Baltimore Natives Go Big with Talking Heads Tribute

The Psycho Killers at their Valentine’s Day show on Feb. 15, 2015, at The 8×10. (Photo by Jordan August Photography)

When drummer Paul Weinberg and bassist Ryan Porter left renowned Baltimore band The Bridge in 2004, they knew they wanted to keep playing music. But life on the road just wasn’t for them.

So they formed the Weekapaug Orchestra, a Phish tribute band that fizzled out after a few years. That’s when Porter thought: What about a Talking Heads tribute?

“I had never heard of Talking Heads tribute,” Porter, 41, said. “I’ve been a fan since I was a kid.”

And so the Psycho Killers were born, named for the band’s 1977 hit.

Ten years later, the band is still paying homage to the Talking Heads’ rich catalog, putting its own spin on the band’s funky, new wavey, rockin’, rhythmic songs. The band plays a sold-out show at Union Craft Brewing on Thursday.

While the phrase “tribute band” may come with some baggage, the live show makes it clear that the Psycho Killers are far from a bar band going through the motions — all of its members come from the city’s rich original music scene. Lead vocalist and guitarist Jon Wood, an original member, plays in electro-jam quartet Electric Love Machine along with longtime Psycho Killers keyboardist Jon Brady. The band’s other singer and guitarist, Jax Martone, is a member of psychedelic folk band Fractal Cat.

“We definitely bring a unique twist on it. We like to stretch out some of the tunes, kind of jam a bit,” he said. “Our shows are spontaneous, no songs sound the same.”

Not only do its members have roots in the local music scene, but its founders came up in Baltimore Jewish community. Porter, who now lives in Bethesda, grew up in Pikesville and attended Ner Tamid as a kid.

Weinberg grew up in Owings Mills and now lives in Pikesville. He and his family attend Chizuk Amuno Congregation. His wife, Nissa, is director of admissions at Krieger Schechter Day School, and his three kids attend KSDS and Chizuk’s Goldsmith Early Childhood Center. Weinberg is also on The Associated: Jewish Federation of Baltimore’s Real Estate Industry Group Committee, sits on the board of the Pearlstone Center and helps steward the Nathan & Lillian Weinberg Foundation with his family.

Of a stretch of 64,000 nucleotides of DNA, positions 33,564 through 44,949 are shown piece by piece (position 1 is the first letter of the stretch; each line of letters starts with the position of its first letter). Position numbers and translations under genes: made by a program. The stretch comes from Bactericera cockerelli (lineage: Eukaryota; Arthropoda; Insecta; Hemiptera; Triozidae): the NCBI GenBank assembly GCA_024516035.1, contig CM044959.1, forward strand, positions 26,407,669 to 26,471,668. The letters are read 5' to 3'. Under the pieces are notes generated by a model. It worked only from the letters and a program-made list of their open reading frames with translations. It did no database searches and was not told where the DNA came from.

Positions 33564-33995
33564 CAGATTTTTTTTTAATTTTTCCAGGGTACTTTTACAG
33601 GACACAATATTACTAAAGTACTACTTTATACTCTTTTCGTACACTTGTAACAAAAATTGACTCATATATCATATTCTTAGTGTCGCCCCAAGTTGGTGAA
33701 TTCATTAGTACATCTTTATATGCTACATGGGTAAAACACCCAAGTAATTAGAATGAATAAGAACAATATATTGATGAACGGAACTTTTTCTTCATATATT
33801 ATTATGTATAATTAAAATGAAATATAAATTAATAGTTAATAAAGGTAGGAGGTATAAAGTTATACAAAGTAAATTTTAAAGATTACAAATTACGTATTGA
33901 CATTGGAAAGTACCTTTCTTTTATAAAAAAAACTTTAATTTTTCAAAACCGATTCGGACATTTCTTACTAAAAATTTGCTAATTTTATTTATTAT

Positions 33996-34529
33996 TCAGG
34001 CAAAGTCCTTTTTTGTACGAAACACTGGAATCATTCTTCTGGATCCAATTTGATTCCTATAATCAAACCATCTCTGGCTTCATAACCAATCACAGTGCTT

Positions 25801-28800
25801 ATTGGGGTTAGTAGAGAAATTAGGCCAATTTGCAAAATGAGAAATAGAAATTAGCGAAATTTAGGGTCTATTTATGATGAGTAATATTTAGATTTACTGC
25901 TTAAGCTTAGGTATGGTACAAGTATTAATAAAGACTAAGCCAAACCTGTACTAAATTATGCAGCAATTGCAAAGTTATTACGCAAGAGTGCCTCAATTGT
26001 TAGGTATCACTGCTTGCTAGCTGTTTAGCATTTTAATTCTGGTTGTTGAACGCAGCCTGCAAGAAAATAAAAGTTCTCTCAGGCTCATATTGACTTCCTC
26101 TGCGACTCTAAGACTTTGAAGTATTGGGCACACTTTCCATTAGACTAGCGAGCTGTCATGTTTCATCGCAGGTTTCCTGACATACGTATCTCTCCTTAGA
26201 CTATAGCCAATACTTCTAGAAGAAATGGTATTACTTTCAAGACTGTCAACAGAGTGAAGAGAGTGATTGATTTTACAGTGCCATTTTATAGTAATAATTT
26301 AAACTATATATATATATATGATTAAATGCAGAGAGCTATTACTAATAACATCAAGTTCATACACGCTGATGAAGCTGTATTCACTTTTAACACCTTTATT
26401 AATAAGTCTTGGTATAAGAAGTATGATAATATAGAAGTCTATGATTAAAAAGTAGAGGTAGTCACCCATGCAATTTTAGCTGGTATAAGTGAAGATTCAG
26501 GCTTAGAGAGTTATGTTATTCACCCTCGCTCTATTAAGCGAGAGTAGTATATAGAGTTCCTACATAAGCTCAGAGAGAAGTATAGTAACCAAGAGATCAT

The Psycho Killers’ founders have known each other since high school.

The band’s improvisational approach goes back to one of the reasons its founding members thought there would be an audience for the Psycho Killers in the first place — Phish covered the band’s 1980 West African-influenced album “Remain in Light,” turning a new generation onto the Talking Heads’ music.

“I was always a fan of Talking Heads, but I would say that definitely when Phish covered them, that made me even more of a fan,” Weinberg, 38, said. “The style is just fun, there’s a lot of songs that everyone knows and there’s some more obscure, lesser-known songs that only the true fans know well, but it’s fun stuff to play.”

The band debuted in 2008 opening for Grateful Dead tribute Splintered Sunlight at Federal Hill venue The 8×10 to a packed house. Porter says they sold out the venue within that first year.

“At first it was a fun idea and I thought, ‘I’m not sure how many people will latch onto it,’” Porter recalled. “It was kind of like, ‘wow, people are into this.’”

Since then, the band has played all over the Baltimore and Washington, D.C., area, playing last year’s Hot August Music Festival, opening for rising altimore-based jamband Pigeons Playing Ping Pong at the world-renowned 9:30 Club in D.C. and sharing the stage with Thomas Dolby, known for his 1982 hit “She Blinded Me with Science.” A contemporary of the Talking Heads, Dolby saw the Psycho Killers at an 8×10 show and liked what he heard.

“We would always practice in Jon Brady’s old house, and his basement was kind of a wreck,” Weinberg said. “It was bizarre and almost surreal. We were in Jon Brady’s basement and there’s Thomas Dolby sitting in with us and he breaks out his keys, and he’s got his setup with his ‘She Blinded Me with Science’ loops and all that. It was just weird, but it was amazing.”

While Dolby, who is a faculty member at the Johns Hopkins Peabody Institute, is unlikely to make an appearance at the band’s Valentine’s Day show, the Psycho Killers like to switch it up for the annual concert, throwing in love songs by other bands. Past shows have included performances of “Could You Be Loved” by Bob Marley and The Wailers, “Whole Lotta Love” by Led Zeppelin and “Just What I Needed” by The Cars.

For Weinberg and Porter, who work in real estate and sales, respectively, and are both married with kids, getting to play music for sold-out crowds is pretty special.

“The energy, feeding off the crowd and being able to still play music, something I love to do and have been playing since high school, is a blessing,” Porter said. “I’m just so happy I get to do it and not only that, people come see it. We’re lucky.”

Echoed Weinberg: “It’s just pure enjoyment.”

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